Pri Ja N-Jang is a Catholic from Myanmar's Kachin State who now lives in Toronto. Photo by Michael Swan

Kachin refugee in Canada buoyed by Pope’s message

  • January 3, 2018
Despite being unable to use the word Rohingya while he was in Myanmar, the Pope’s message on religious diversity and respect for minorities got through loud and clear, a Catholic refugee from Myanmar told The Catholic Register.

“His message is very clear about love and peace — support each other and pray for each other,” said Pri Ja N-Jang, a Catholic from Myanmar’s Kachin State who now lives in Toronto. “He was praying for all the ethnic people in the conflicts, including the Muslim people in Rakhine State.”

Like the Rohingya people, the Kachin face persecution from the Myanmar government. Pri came to Canada 15 years ago before a 17-year-old peace agreement between the Kachin Independence Organization and Myanmar’s army, known as the Tatmadaw, fell apart in 2011. Since then at least 100,000 ethnic Kachin, mainly from Kachin State in northern Myanmar, have become refugees inside their own country.

Estimates of the number of people living in camps for those displaced by civil war in Kachin and in neighbouring Shan state range as high as 200,000. The mainly Baptist or Catholic Kachin minority has been fighting for a semi-autonomous state that would have powers over education, culture and economic planning.

On Dec. 14 the Tatmadaw began shelling near the Kachin Independence Organization stronghold in the town of Laiza. This was followed by fighter jets deployed near camps for the internally displaced in Mansi.

The Kachin struggle dates back to promises of autonomy made in the post-war years. Those promises were never fulfilled and today Kachin cultural practices, Jingpho language and Church activities are all closely watched and policed by the Tatmadaw, with the exception of a few mountainous strongholds held by the Kachin Independence Army.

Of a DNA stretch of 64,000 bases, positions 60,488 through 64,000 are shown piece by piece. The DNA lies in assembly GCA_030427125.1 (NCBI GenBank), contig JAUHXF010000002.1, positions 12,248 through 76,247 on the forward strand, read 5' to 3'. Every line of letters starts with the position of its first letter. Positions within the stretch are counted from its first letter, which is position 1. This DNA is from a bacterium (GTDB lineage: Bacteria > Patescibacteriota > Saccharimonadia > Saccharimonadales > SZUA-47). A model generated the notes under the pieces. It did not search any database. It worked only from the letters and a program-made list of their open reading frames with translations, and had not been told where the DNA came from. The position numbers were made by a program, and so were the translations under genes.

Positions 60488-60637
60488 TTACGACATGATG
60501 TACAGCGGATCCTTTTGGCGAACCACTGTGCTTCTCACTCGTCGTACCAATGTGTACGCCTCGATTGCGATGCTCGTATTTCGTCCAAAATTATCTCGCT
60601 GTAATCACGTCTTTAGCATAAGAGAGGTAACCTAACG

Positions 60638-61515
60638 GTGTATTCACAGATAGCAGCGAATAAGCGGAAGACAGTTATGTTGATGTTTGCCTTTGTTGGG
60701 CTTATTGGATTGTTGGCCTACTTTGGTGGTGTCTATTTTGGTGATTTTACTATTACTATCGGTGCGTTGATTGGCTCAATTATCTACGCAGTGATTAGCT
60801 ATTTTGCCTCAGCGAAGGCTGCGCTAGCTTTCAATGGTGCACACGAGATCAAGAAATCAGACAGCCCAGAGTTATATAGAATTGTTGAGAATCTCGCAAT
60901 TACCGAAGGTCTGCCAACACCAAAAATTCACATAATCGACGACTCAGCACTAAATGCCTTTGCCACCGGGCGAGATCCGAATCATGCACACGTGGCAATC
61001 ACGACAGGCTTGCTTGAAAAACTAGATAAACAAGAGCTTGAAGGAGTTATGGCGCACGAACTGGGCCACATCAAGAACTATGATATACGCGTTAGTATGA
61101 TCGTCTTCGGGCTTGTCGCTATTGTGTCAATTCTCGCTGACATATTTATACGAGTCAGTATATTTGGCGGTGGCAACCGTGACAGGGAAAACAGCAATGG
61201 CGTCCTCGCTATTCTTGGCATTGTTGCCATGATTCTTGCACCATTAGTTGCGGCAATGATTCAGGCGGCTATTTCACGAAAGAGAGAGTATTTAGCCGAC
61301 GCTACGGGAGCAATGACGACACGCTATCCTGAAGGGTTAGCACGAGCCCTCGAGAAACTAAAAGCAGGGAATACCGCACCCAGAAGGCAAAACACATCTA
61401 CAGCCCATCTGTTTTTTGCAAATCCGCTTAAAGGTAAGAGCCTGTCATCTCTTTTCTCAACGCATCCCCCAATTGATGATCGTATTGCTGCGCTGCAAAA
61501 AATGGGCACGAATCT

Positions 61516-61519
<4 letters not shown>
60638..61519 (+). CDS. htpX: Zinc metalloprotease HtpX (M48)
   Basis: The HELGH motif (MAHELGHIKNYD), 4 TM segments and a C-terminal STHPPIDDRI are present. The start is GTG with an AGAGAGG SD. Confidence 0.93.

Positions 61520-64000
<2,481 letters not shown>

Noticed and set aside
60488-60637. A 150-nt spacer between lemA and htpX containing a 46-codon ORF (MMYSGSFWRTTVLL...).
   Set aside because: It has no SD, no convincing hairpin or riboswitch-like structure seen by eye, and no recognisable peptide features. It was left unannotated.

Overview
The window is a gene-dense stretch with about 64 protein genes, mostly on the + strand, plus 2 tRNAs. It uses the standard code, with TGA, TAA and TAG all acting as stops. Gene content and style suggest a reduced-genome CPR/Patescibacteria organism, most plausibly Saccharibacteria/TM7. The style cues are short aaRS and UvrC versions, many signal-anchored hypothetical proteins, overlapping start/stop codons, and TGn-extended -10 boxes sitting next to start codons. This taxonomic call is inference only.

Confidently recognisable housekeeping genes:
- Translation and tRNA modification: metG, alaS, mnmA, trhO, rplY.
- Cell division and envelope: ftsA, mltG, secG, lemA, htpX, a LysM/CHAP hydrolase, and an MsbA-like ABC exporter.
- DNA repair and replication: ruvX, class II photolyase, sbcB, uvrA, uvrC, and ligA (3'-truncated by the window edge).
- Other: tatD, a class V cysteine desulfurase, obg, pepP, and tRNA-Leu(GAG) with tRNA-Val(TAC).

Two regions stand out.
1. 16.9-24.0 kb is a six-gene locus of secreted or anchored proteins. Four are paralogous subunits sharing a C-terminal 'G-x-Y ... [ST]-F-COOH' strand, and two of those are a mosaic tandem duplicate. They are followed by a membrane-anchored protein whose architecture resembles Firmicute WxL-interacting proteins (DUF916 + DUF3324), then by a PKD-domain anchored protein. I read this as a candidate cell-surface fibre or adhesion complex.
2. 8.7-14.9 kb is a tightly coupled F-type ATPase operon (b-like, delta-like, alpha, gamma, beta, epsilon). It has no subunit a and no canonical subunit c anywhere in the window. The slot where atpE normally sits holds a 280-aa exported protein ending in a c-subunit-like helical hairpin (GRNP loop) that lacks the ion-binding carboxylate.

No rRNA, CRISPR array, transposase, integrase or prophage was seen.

The Kachin homeland is a source of jade, gold, amber and timber. It also holds enormous hydroelectric energy potential at the source of the Irawaddy River — potential that China wants to see exploited. The proposed Myitsone Dam would displace thousands of Kachin, flood millions of hectares and disrupt the annual flooding that sustains rice farming downstream.

Underlying these disputes is the question of who gets to make decisions that affect Kachin culture and survival. Without respect for diversity or meaningful rights for minorities, Myanmar is prey to populist, ethnic and religious nationalism preached by activist Buddhist monks and to policies of the Tatmadaw.

Educated, urban people in Myanmar understand the aspirations of minorities and are sympathetic to a democratic devolution of powers that would ensure their rights, said Pri.

“But I think there is somehow persecution mostly in remote country, where the civil war is going on. It mostly happens in ethnic states,” she said.

Life in Canada has taught Pri that ethnic and religious diversity are no threat to national unity.

“I appreciate living in Canada, with a multi-ethnic, diverse culture,” she said. “I do wish that system would be built up in Myanmar too. But you need more education. It’s going to take time for it to be seen as other than a foreign idea.”

Like Pope Francis, Pri doesn’t want to be quoted using the word Rohingya for fear of how the Tatmadaw might react. She plans on visiting family in Kachin State in the next year.

Pri has some confidence that State Counsellor Aung San Suu Kyi and the urban elites who support her are steering a course in the direction of recognizing the diversity Pope Francis praised while in Myanmar Nov. 27-30.

“It is the aim of our government to bring out the beauty of our diversity and to make it our strength by protecting rights, fostering tolerance, ensuring security for all,” Suu Kyi said during the papal visit.

But there are limits, said Pri.

“If she stands up for Muslim people in Rakhine State, there might be some violence and she might lose power,” Pri said. “Then who will lead the country?”

After generations of fighting for a place in Myanmar, most Kachin are willing to play the long game and see whether Suu Kyi can gradually nudge the army and its rural base into a new mindset.

“We don’t want a war at all,” Pri said. “We don’t want any civil war at all. People want to deal in a civil way, diplomatically, at a meeting, negotiating for what we want. But we’re fighting a government system which is dominated by the military. The State Counsellor even doesn’t have all that much control.”

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